Defendant argues that Plaintiff should be prohibited from presenting evidence that any
railcars other than the one that is believed to have caused the accident (PTTX 154166) were
improperly loaded. Federal Rule of Evidence 406 provides that “[e]vidence of a person’s habit
or an organization’s routine practice may be admitted to prove that on a particular occasion the
person or organization acted in accordance with the habit or routine practice.” Evidence that
other railcars were improperly loaded is therefore admissible under Rule 406 to show that the
particular railcar at issue was similarly loaded. Defendant’s Motion as to evidence regarding
other railcars being improperly loaded is due to be denied.
The September 19, 2012 Report of Derailment
Defendant also seeks to exclude the Report of Derailment, claiming (1) that it is “filled
with hearsay” and (2) was not produced as an expert report. Plaintiff agrees that the report
contains hearsay, along with other information which is not hearsay. Plaintiff states that if it
“elects to introduce any portion of the report that contains hearsay, [it] will (of course) offer the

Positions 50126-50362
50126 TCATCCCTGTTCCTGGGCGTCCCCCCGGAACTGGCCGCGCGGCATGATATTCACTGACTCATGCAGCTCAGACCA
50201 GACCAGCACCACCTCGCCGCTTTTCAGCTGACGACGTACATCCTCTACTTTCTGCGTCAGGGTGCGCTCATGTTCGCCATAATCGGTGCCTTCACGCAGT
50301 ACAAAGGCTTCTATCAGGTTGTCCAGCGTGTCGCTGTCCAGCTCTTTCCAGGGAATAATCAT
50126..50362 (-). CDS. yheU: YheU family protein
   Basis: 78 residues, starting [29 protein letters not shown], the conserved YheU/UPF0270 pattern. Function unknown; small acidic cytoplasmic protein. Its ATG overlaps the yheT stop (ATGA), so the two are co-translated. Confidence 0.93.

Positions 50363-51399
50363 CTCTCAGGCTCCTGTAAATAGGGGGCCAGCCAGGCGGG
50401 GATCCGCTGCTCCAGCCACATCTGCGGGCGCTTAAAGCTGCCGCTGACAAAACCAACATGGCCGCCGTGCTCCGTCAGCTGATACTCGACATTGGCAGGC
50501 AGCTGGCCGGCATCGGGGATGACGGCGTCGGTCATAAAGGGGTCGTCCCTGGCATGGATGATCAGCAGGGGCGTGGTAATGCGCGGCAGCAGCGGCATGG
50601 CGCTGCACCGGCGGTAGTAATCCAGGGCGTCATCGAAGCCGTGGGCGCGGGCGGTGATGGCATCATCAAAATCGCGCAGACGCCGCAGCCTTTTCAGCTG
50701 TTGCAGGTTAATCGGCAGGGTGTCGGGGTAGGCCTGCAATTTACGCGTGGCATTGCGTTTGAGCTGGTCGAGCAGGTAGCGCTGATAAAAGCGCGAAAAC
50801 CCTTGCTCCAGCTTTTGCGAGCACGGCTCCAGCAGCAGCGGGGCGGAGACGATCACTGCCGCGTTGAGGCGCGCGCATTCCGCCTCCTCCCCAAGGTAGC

proper foundation for doing so under the established hearsay exceptions under the Rules of
Evidence.” (Doc. # 79 at 19–20). First, it is not even clear whether Plaintiff intends to offer the
report at trial. Second, if Plaintiff opts to offer the report, it should be given an opportunity to
lay a proper foundation for its admission. Defendant’s Motion seeking exclusion of the report of
Derailment is premature. 4 Therefore, Defendant’s Motion regarding the report is due to be
denied without prejudice. However, before Plaintiff offers the Report of Derailment at trial, it
shall notify the court and Defendant of its intent to do so.